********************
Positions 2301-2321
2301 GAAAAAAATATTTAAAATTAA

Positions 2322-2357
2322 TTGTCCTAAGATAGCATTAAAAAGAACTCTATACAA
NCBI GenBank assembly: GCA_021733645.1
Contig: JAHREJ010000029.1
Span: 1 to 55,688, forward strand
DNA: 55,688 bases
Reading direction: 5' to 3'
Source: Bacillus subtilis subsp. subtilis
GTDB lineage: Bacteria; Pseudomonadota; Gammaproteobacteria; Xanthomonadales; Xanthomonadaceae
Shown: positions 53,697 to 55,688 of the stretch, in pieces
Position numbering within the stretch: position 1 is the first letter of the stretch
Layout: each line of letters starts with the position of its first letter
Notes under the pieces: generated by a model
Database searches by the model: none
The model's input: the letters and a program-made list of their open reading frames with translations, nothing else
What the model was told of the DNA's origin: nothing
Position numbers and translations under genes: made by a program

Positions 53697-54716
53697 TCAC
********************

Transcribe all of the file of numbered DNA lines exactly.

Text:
Positions 2301-2321
2301 GAAAAAAATATTTAAAATTAA

Positions 2322-2357
2322 TTGTCCTAAGATAGCATTAAAAAGAACTCTATACAA
NCBI GenBank assembly: GCA_021733645.1
Contig: JAHREJ010000029.1
Span: 1 to 55,688, forward strand
DNA: 55,688 bases
Reading direction: 5' to 3'
Source: Bacillus subtilis subsp. subtilis
GTDB lineage: Bacteria; Pseudomonadota; Gammaproteobacteria; Xanthomonadales; Xanthomonadaceae
Shown: positions 53,697 to 55,688 of the stretch, in pieces
Position numbering within the stretch: position 1 is the first letter of the stretch
Layout: each line of letters starts with the position of its first letter
Notes under the pieces: generated by a model
Database searches by the model: none
The model's input: the letters and a program-made list of their open reading frames with translations, nothing else
What the model was told of the DNA's origin: nothing
Position numbers and translations under genes: made by a program

Positions 53697-54716
53697 TCAC